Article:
I am confused about the difference between vitamin K1 and K2.
Q. Dear Terry, “I am confused about the difference between vitamin K1 and K2. Could you please explain?” — Liam O., Calgary, Canada
A. Dear Liam, The two main types of vitamin K we obtain through diet or supplements are K1 and K2. Many people are familiar with K1 and its effects on blood clotting, as vitamin K derived its name from the German word “klotting”. However, vitamin K2 is equally important, especially when it comes to heart disease prevention. Vitamin K2 is used to activate proteins that help carry calcium away from the arteries and into the bones where it belongs.
The lower your intake of vitamin K2, the greater your risk of heart disease and a heart attack. The Rotterdam study, a large population-based study of older Dutch adults, looked at the relationship between vitamin K2 and coronary heart disease (CHD). Those people who had a higher dietary intake of vitamin K2 had a lower risk of death from CHD and severe aortic calcification.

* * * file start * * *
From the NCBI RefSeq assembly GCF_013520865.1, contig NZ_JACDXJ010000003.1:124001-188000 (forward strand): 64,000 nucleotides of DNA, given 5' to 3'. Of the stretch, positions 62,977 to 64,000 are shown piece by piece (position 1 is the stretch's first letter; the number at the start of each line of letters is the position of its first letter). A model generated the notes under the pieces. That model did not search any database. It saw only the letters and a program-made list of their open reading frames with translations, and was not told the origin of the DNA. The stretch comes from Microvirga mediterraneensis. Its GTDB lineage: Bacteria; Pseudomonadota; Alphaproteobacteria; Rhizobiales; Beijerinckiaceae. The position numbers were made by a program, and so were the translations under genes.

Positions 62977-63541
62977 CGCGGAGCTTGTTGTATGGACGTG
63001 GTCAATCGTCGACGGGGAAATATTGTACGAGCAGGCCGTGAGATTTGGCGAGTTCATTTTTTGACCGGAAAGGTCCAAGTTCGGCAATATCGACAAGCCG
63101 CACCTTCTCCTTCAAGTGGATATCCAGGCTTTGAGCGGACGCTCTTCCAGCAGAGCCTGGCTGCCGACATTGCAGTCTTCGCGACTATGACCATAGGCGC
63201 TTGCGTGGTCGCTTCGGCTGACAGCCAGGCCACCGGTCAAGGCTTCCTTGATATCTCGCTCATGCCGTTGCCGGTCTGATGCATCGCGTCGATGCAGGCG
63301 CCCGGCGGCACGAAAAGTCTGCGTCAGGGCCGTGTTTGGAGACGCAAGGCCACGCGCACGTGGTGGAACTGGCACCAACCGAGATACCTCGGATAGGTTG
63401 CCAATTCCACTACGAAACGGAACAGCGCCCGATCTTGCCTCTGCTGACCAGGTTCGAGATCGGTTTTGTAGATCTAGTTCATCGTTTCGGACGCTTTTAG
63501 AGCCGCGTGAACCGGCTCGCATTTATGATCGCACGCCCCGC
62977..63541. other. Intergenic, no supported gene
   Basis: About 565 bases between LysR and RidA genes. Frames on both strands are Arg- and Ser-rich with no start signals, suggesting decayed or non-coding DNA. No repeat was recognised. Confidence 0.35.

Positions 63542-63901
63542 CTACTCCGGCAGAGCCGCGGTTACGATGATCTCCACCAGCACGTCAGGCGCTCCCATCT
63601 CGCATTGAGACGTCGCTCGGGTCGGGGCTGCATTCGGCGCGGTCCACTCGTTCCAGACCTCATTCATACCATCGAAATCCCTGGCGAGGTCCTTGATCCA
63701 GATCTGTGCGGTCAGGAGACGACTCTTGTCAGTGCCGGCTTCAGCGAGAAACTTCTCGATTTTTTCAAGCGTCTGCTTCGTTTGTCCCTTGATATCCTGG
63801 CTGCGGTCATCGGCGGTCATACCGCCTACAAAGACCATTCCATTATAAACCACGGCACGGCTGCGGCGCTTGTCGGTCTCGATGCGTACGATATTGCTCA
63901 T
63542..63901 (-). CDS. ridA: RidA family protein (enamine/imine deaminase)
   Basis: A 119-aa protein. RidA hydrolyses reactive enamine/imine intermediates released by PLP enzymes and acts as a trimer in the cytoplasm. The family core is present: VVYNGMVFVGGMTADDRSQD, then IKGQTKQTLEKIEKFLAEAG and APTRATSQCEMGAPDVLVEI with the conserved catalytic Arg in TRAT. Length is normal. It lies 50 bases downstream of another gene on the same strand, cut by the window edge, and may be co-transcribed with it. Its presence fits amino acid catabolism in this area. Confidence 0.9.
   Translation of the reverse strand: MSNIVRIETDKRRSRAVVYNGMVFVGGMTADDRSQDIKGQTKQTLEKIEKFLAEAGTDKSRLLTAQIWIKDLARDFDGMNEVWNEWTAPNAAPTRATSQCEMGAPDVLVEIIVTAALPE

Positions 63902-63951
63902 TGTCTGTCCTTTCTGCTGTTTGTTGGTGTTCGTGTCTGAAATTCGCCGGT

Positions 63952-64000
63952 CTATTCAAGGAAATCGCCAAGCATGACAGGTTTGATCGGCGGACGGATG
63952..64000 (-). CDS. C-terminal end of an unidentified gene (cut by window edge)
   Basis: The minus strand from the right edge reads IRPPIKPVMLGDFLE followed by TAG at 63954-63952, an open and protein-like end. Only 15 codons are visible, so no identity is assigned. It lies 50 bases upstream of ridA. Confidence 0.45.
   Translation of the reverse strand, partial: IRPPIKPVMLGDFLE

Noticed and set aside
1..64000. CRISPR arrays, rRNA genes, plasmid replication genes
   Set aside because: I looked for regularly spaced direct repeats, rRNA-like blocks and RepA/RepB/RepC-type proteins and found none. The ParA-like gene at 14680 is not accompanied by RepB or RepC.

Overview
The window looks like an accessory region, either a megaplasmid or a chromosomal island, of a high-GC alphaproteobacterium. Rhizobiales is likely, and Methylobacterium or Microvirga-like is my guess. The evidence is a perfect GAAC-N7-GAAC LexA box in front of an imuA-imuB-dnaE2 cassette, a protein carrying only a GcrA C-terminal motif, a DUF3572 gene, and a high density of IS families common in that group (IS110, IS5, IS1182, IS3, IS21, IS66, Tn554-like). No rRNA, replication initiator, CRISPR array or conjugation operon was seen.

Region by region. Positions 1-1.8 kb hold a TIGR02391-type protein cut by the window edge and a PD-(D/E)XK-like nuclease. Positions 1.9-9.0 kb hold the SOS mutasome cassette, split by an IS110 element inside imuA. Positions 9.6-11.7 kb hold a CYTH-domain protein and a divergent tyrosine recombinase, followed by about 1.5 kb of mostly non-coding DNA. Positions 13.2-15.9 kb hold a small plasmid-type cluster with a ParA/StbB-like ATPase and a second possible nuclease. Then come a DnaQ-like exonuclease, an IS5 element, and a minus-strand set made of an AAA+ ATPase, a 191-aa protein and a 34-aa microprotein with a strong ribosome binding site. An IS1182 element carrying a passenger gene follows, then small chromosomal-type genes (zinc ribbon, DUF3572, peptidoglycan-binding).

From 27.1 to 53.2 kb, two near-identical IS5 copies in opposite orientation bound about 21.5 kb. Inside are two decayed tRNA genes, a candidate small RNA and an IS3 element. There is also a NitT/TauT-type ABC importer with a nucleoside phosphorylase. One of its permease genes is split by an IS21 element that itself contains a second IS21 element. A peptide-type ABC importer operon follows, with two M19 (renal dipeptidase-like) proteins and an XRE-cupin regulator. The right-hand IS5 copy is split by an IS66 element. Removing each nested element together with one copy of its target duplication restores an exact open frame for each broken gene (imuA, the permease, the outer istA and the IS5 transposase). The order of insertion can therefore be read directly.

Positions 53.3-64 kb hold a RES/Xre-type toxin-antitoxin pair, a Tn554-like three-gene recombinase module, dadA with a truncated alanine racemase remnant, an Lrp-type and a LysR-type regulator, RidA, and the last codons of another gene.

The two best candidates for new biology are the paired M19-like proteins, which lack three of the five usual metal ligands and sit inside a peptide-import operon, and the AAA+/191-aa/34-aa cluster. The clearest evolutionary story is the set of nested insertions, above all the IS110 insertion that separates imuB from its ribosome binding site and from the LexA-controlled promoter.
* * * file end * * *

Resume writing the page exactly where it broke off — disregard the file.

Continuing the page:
The body’s requirements for vitamin K1 and K2 are relatively low, measured in micrograms (mcg). While K1 is found in leafy greens and green vegetables, K2 is found in liver, meat, egg yolks, full-fat dairy, and the Japanese fermented food called natto. Because everyone has different dietary preferences and needs, supplementing with vitamin K1 and K2 may be necessary.
When taking vitamin K2 for cardiovascular support, I would also include vitamin D3 (as cholecalciferol) and vitamin A (as retinyl palmitate). For maintaining strong bones, vitamin K1 and K2 are often combined with vitamin D3, calcium, magnesium, zinc, copper, manganese, boron, and Lactobacillus sporogenes.
Terry . . . Naturally